Howard’s Australia: The Democratic Paradox
By: Michael ConnorsWednesday 19 April 2006
Prime Minister John Howard is history incarnate, but not in the sense of being the underwhelming expression of ordinary Australia. Howard has shifted the permanently unsettled but delicate balance of liberalism and democracy in Australia towards a system of majoritarian illiberalism. This will be his legacy.
The marks of this shift are evident in the treatment of refugees, the incredulous denial of knowledge about AWB kickbacks to the Saddam regime, the introduction of an industrial relations system designed to produce a working poor, and in the decline of ministerial accountability.
The op-ed pages of Australian newspapers are full of dismay for this democratic malaise. Comparisons with early Nazi Germany are flippantly thrown around. John Hooker, regular columnist for New Matilda is one such example.
Hooker is notoriously angry, but righteous anger is not a good conduit for analysis. Through Hooker’s trembling pen the ‘people’ and their ‘suburbs’ have become an object of derision by a seemingly progressive commentariat. It is as if the ‘people’ are to be blamed for Howard’s political crimes. Hooker’s own elitism is symptomatic of many in the commentariat who bemoan the loss of Australian democracy.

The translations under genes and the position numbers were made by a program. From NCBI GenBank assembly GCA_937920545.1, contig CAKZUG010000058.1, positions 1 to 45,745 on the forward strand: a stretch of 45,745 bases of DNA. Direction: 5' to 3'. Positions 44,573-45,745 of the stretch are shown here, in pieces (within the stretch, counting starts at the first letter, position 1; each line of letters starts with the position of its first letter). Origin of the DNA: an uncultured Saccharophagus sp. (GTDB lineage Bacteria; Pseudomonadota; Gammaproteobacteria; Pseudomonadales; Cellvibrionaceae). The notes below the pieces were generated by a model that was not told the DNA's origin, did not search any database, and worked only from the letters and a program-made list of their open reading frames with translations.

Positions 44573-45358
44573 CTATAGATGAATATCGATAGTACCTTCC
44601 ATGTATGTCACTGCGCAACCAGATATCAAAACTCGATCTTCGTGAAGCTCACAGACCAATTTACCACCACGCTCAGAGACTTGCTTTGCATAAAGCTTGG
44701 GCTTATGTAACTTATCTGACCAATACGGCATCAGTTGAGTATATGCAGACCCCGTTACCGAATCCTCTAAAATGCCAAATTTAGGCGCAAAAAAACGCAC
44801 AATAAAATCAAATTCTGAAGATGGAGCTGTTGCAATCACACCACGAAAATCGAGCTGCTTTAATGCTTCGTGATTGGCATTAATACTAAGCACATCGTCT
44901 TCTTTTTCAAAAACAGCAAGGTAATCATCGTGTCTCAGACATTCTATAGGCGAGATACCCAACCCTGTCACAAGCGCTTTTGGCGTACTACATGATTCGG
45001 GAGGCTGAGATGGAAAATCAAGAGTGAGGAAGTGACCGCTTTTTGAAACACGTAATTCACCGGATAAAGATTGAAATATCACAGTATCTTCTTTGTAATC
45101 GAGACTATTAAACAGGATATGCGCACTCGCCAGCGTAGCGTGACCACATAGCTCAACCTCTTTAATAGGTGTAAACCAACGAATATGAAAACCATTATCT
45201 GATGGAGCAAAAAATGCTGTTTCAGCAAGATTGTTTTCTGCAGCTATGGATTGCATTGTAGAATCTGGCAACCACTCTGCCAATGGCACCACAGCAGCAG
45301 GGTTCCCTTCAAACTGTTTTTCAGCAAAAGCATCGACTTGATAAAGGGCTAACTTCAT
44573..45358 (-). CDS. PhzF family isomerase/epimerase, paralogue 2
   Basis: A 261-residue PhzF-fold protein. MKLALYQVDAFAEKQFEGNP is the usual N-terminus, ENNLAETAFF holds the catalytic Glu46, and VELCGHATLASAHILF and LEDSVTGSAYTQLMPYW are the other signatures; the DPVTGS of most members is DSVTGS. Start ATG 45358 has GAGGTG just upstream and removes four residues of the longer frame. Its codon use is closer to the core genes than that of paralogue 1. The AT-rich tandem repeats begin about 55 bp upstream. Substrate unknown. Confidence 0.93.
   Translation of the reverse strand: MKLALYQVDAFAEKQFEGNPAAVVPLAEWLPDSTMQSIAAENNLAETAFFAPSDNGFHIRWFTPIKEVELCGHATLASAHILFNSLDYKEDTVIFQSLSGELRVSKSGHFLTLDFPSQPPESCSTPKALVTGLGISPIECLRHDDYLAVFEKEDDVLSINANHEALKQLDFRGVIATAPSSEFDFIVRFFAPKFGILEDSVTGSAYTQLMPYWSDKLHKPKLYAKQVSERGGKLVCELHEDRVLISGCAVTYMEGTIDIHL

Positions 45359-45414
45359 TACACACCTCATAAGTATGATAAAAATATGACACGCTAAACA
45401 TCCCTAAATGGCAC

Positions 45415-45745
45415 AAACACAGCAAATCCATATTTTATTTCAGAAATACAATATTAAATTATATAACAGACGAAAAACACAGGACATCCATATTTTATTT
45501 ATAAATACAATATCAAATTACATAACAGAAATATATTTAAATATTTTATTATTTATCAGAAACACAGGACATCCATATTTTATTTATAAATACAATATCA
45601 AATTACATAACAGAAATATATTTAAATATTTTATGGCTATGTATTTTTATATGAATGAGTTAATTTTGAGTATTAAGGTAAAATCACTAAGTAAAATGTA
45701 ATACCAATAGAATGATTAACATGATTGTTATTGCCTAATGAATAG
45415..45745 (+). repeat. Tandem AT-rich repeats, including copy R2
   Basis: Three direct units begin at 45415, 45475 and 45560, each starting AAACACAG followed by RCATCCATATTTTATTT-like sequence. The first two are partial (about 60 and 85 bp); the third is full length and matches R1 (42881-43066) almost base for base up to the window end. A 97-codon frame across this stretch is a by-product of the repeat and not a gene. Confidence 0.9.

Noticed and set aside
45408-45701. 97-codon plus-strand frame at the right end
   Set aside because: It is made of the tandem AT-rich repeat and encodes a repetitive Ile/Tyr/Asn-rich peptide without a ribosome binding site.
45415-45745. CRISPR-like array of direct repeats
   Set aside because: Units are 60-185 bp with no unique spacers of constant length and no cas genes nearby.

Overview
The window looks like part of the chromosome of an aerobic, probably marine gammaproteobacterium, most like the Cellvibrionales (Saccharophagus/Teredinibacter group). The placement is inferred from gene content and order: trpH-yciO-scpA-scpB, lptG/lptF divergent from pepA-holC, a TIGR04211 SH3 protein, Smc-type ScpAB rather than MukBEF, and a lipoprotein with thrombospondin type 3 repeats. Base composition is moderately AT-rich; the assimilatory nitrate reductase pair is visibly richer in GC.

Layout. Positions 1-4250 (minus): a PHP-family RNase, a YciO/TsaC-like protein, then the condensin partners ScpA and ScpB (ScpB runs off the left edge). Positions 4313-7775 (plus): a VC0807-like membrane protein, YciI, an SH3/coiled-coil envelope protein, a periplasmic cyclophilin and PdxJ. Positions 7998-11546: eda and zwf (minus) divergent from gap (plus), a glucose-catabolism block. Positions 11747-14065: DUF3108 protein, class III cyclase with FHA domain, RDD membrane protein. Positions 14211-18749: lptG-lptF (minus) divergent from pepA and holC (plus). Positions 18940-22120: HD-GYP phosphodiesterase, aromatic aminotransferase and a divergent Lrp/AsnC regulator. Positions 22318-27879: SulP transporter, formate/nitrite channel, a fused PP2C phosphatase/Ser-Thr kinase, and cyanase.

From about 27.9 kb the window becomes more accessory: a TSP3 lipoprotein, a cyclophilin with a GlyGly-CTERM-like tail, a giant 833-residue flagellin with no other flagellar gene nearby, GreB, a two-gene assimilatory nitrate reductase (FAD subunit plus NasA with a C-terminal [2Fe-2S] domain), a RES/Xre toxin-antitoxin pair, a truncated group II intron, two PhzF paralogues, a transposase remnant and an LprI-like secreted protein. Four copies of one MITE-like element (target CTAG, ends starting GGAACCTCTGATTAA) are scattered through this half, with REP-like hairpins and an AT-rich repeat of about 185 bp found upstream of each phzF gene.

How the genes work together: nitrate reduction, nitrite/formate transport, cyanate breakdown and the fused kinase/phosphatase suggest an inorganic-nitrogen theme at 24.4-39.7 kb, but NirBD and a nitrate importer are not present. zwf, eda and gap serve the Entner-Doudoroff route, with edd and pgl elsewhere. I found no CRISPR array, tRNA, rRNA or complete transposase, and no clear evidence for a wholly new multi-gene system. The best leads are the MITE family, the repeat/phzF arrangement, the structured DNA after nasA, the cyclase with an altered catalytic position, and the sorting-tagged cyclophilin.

I want to suggest that illiberal shifts in Australian politics and elsewhere are not representative of a politics of indifference in ‘the suburbs,’ rather they signify the historical emergence of a new elite ethos of management and control that is taking shape globally.
That few ministers have been forced to resign in the (later) Howard years has nothing to do with the fact that the electorate is now less demanding. It has to do with the fact that segments of the Australian elite are less demanding of themselves and their milieu. In this new climate, ministerial accountability strikes them as quaint and old-fashioned. And to push the point home, they go on about having a democratic mandate.
The emergence of illiberalism in Australia is part of a systemic global trend most recognisable in a number of established semi-authoritarian countries and newly democratising countries, where the rhetoric of popular sovereignty is used to justify any number of venal and elite-defined security interests.